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THE WASHINGTON POST

Speech-Writing Robots Can Parrot Pandering Candidates

Rise of the robotic politicians?
Rise of the robotic politicians?
Brian Fung

-OpEd-

WASHINGTON, D.C. — Spend enough time watching politicians talk, and pretty soon you'll have a good idea of how to address the public like a seasoned elected official. No matter the topic, our nation's leaders invariably find a way to tie things back to members of the hard-working middle-class who just want a fair shot at the American dream, perhaps with a side of help for small business.

Lawmakers today might be able to give this kind of political speech in their sleep. But with the way technology is going, they might as well have a robot write it for them.

"Mr. Speaker, supporting this rule and supporting this bill is good for small business. It is great for American small business, for Main Street, for jobs creation. We have an economy that has created nearly 2 million jobs in the past couple of months: apparel, textiles, transportation and equipment, electronic components and equipment, chemicals, industrial and commercial equipment and computers, instruments, photographic equipment, metals, food, wood and wood products. Virtually every state in the union can claim at least one of these industrial sectors. In fact, one young girl, Lucy, wanted to make sure that the economy keeps growing. That should not be done on borrowed money, on borrowed time."

A computer wrote that.

Drawing from roughly 3,800 speeches that were actually delivered on the House floor, University of Massachusetts Amherst researchers used a sophisticated prediction algorithm that could accurately guess what words to lay down next to each other given the presence of other words. In this case, the software was programmed to analyze the last five words of a sentence in order to figure out what the sixth one should be.

The results are sometimes hilarious. One computer-generated address began with words traditionally used at the end of a speech — "Mr. Speaker, I yield back the balance of my time" — but then it blabbed on for 343 more words, commending Congress for having done something unintelligible about health care. Another goes like this:

"For example, I mean probably all of us have had a mom or a grandmom or an uncle to whom we say, "Hey, I noticed your legs are swelling again." Fluid retention. Fluid retention."

I cannot recall the last time I repeated the words "fluid retention" in polite company.

Despite its hit-or-miss nature, it's clear that artificial intelligence can pretty easily whip up, if not a full-on State of the Union address, at least some placeholder text that a politician could later massage into a serviceable diatribe against job-killing regulations or climate science deniers.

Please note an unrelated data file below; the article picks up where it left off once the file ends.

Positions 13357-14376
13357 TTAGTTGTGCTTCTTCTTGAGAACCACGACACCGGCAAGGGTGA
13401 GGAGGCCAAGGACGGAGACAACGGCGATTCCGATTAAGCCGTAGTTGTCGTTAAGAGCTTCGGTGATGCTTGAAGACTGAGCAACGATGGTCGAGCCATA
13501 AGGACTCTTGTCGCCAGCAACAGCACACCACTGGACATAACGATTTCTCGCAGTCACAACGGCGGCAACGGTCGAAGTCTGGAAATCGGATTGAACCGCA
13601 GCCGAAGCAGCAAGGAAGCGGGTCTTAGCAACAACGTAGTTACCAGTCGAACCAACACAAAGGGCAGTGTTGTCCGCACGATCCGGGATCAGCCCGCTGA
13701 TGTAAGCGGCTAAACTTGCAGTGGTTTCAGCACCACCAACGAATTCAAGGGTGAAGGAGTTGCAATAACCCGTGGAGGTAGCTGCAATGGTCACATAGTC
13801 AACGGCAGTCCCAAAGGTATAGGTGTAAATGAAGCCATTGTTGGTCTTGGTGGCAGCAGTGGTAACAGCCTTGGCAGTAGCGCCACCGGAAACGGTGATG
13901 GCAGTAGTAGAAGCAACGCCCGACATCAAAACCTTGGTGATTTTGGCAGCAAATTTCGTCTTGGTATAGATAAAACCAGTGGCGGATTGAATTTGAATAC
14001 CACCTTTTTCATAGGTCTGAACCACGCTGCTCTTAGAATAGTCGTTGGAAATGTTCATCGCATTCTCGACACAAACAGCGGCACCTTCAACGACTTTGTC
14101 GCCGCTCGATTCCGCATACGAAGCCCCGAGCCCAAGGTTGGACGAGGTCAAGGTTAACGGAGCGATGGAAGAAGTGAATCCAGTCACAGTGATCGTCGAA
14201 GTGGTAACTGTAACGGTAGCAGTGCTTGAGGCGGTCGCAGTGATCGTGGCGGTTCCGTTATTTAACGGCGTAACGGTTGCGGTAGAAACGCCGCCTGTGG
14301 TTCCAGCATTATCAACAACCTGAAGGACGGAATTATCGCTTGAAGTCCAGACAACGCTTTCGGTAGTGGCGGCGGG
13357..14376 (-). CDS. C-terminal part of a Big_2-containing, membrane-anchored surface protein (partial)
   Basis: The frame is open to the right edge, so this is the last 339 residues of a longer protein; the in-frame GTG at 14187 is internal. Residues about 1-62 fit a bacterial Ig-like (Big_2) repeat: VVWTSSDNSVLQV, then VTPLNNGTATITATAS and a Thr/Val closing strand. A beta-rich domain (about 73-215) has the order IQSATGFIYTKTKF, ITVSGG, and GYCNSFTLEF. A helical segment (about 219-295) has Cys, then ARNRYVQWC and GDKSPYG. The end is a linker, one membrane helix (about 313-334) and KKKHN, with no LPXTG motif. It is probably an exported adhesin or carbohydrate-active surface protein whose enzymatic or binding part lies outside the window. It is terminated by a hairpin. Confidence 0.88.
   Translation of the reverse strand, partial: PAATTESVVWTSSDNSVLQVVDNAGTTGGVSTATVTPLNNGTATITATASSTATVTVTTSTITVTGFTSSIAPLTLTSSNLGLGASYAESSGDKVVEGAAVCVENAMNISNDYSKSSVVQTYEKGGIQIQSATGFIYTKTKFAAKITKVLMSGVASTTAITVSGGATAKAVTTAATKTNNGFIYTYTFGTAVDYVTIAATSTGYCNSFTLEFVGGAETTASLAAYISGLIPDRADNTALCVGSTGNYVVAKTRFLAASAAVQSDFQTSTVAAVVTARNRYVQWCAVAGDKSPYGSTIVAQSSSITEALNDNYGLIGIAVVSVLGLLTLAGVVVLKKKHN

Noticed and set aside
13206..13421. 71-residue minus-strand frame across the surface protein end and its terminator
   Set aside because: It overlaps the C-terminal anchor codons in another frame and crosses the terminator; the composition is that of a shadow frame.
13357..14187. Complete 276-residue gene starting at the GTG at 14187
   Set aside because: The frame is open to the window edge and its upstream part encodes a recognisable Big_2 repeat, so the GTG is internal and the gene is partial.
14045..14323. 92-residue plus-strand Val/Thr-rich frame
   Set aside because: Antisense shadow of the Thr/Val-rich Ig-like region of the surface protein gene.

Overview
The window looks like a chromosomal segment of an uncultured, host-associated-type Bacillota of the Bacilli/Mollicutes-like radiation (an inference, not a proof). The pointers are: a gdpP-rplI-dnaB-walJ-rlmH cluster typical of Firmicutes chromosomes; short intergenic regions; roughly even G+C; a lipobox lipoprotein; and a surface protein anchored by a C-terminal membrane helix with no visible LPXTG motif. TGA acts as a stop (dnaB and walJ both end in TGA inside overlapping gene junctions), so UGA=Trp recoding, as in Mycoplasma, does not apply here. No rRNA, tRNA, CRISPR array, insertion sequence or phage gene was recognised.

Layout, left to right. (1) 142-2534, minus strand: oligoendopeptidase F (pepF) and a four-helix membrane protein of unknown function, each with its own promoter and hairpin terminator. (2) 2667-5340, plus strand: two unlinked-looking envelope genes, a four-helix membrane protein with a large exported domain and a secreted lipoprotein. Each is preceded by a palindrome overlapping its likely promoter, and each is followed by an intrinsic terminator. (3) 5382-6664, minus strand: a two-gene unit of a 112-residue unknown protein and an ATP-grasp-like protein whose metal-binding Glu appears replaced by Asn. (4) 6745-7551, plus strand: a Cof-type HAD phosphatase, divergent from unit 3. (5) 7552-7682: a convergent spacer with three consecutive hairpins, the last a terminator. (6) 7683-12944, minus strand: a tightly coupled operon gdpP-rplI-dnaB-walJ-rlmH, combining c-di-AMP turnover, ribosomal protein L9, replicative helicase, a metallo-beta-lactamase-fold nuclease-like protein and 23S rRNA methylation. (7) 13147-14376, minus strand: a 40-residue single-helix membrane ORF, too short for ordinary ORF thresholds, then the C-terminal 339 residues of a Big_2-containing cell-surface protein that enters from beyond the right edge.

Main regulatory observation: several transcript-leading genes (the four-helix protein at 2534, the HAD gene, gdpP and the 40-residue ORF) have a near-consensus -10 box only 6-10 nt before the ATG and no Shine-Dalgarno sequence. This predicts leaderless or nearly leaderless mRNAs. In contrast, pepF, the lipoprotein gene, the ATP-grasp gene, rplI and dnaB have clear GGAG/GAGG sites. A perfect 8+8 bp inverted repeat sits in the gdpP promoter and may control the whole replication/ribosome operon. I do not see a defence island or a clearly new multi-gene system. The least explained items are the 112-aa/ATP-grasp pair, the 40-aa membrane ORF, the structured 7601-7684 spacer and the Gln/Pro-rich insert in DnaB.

Maybe when all political grandstanding has been replaced by computers firing talking points at each other, that'll free up our elected officials to — you know — govern.

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Society

In Northern Kenya, Where Climate Change Is Measured In Starving Children

The worst drought in 40 years, which has deepened from the effects of climate change, is hitting the young the hardest around the Horn of Africa. A close-up look at the victims, and attempts to save lives and limit lasting effects on an already fragile region in Kenya.

Photo of five mothers holding their malnourished children

At feeding time, nurses and aides encourage mothers to socialize their children and stimulate them to eat.

Georgina Gustin

KAKUMA — The words "Stabilization Ward" are painted in uneven black letters above the entrance, but everyone in this massive refugee camp in Kakuma, Kenya, calls it ya maziwa: The place of milk.

Rescue workers and doctors, mothers and fathers, have carried hundreds of starving children through the doors of this one-room hospital wing, which is sometimes so crowded that babies and toddlers have to share beds. A pediatric unit is only a few steps away, but malnourished children don’t go there. They need special care, and even that doesn’t always save them.

In an office of the International Rescue Committee nearby, Vincent Opinya sits behind a desk with figures on dry-erase boards and a map of the camp on the walls around him. “We’ve lost 45 children this year due to malnutrition,” he says, juggling emergencies, phone calls, and texts. “We’re seeing a significant increase in malnutrition cases as a result of the drought — the worst we’ve faced in 40 years.”

From January to June, the ward experienced an 800 percent rise in admissions of children under 5 who needed treatment for malnourishment — a surge that aid groups blame mostly on a climate change-fueled drought that has turned the region into a parched barren.

Opinya, the nutrition manager for the IRC here, has had to rattle off these statistics many times, but the reality of the numbers is starting to crack his professional armor. “It’s a very sad situation,” he says, wearily. And he believes it will only get worse. A third year of drought is likely on the way.

More children may die. But millions will survive malnutrition and hunger only to live through a compromised future, researchers say. The longer-term health effects of this drought — weakened immune systems, developmental problems — will persist for a generation or more, with consequences that will cascade into communities and societies for decades.

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